Rep. Charlie Crist think that the GOP healthcare replacement plan needs to slowdown and get things right
As a guest on today’s edition of The Politically Incorrect Podcast Democratic Congressman Charlie Crist who represents Florida’s 13th District spoke about a wide range of subjects. He gave his views on everything from the new GOP healthcare plan to the latest immigration bill.
He is not at all pleased the Speaker Paul Ryan (R-Wisc) rush to get the Repeal and Replacement of Obamacare through the House. A second House committee approved the Republican Party’s Obamacare repeal bill Thursday, as President Donald Trump worked on getting members of Congress to support the legislation amid growing concern among prominent GOP figures that fast-tracking the measure could backfire.
The House Energy and Commerce Committee voted to move the bill to the House floor after a marathon hearing lasting 27 hours and 18 minutes, hours after the Ways and Means panel registered the first milestone for the American Health Care Act, endorsing it after their own 18-hour session.
Congressman Crist thinks that it is unwise to vote for a bill that has yet to be scored by the Congressional Budget Office stressing “Why the rush? Do they have something to hide?”
Crist would like to see the House slow things down and work on a bi-partisan bill that looks at all aspects of healthcare.
He also feels that the bill “punishes the poor in Florida and the handicapped.”
To Crist’s point according to AARP, enrollees in their 50s and early 60s benefited from Obamacare because insurers could only charge them three times more than younger policy holders. The new GOP bill would widen that band to five-to-one.
That would mean that adults ages 60 to 64 would see their annual premiums soar 22%, or nearly $3,200, to nearly $18,000, according to a study by the Milliman actuarial firm on behalf of the AARP Public Policy Institute. Those in their 50s would be hit with a 13% increase, or just over $1,500, and pay an annual premium of $12,800.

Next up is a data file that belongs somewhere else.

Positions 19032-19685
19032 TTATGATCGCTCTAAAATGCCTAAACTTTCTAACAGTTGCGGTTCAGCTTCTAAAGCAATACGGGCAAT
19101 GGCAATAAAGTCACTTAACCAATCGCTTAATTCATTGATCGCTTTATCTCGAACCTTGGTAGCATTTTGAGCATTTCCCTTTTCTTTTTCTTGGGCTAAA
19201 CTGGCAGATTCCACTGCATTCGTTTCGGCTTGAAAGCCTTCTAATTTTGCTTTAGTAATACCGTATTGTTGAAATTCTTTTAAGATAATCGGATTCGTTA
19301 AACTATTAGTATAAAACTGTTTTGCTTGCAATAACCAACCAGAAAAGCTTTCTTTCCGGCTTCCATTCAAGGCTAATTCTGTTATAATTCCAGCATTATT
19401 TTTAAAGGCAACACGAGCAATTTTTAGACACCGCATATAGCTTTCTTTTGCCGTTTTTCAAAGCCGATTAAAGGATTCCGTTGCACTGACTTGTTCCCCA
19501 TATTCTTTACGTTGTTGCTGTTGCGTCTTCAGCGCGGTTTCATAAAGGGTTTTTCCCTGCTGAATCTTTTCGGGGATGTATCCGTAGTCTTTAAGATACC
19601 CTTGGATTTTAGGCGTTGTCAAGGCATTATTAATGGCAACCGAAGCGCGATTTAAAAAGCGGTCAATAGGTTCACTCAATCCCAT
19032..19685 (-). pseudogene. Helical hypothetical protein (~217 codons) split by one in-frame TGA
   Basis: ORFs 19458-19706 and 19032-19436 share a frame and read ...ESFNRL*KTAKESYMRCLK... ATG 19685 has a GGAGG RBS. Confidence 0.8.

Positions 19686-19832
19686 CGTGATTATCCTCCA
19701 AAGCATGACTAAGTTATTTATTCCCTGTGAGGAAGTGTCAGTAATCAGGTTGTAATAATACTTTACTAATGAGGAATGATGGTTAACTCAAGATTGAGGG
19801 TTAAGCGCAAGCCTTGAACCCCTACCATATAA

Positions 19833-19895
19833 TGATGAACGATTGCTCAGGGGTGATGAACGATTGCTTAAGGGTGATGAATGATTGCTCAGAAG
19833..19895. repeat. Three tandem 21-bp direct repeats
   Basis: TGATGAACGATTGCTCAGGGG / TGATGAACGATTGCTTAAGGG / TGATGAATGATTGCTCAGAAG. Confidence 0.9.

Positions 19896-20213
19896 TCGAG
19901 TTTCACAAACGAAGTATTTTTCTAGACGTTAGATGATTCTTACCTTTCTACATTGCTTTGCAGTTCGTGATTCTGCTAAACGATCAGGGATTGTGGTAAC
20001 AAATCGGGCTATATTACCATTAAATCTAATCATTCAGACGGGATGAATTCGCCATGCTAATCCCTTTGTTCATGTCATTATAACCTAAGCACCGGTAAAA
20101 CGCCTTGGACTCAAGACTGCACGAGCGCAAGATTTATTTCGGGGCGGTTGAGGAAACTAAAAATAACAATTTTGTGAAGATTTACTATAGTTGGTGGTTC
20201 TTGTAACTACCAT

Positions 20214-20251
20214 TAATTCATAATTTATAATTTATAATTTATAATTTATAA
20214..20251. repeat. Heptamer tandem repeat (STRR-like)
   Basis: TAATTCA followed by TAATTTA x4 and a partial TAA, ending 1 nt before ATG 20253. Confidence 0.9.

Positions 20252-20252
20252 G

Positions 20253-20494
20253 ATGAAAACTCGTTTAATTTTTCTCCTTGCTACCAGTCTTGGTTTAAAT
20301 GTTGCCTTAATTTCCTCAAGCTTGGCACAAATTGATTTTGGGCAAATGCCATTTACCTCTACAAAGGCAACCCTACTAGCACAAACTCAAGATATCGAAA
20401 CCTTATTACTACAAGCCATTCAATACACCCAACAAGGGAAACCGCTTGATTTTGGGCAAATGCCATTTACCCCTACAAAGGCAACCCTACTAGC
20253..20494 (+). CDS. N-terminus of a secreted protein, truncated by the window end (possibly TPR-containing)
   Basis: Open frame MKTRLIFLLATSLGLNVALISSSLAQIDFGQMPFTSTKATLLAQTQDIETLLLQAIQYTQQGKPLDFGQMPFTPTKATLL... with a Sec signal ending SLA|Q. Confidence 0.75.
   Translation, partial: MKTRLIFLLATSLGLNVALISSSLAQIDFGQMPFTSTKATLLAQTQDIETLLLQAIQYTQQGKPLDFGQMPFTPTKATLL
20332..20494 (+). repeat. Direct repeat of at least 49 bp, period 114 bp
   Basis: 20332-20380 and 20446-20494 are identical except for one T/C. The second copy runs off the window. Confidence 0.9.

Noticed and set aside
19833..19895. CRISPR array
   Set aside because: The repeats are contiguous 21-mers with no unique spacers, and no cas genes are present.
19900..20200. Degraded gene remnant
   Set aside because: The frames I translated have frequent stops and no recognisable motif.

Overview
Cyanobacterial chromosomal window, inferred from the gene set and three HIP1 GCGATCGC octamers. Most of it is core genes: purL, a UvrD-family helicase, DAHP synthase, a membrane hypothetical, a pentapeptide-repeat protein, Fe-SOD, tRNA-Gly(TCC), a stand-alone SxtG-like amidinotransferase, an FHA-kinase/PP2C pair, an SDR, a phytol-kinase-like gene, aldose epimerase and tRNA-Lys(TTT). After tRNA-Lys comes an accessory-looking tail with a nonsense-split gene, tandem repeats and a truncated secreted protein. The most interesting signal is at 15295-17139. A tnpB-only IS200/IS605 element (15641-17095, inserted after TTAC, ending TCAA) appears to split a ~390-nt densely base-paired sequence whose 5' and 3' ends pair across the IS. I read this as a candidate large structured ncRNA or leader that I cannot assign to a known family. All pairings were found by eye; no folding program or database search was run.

To illustrateCrist’s point that the new Obamacare replacement law would hurt the poor Floridian’s, many in the Sunshine State are part of Medicaid, especially women and children.
According to the Conservative Financial Times, the GOP replacement plan would eliminate Medicaid expansion by 2020. States could continue to provide coverage if they choose, but they would receive far less federal assistance to do so. Moreover, Congress would also convert traditional Medicaid into fixed per capita payment to the states. Those steps taken together would almost certainly slash enrollments in Medicaid, which currently total about 70 million, and reduce the benefit level over time.
Edwin Park, vice president for health policy at the Center for Budget and Policy Priorities, recently issued an updated analysis of the plan’s proposed changes to the Medicaid program and determined that the American Health Care Act would cost states $370 billion in federal aid over ten years.
Despite, what looks like bad news on the healthcare front Crist remains “optimistic that cooler heads will prevail and a good deal can be done.”
Crist, was very pleased about the new resurgence in the state of Florida with NASA as well as the work being done by SpaceX. Crist praised Elon Musk, CEO of SpaceX as someone with vision and who thinks working with NASA is a good thing for space exploration.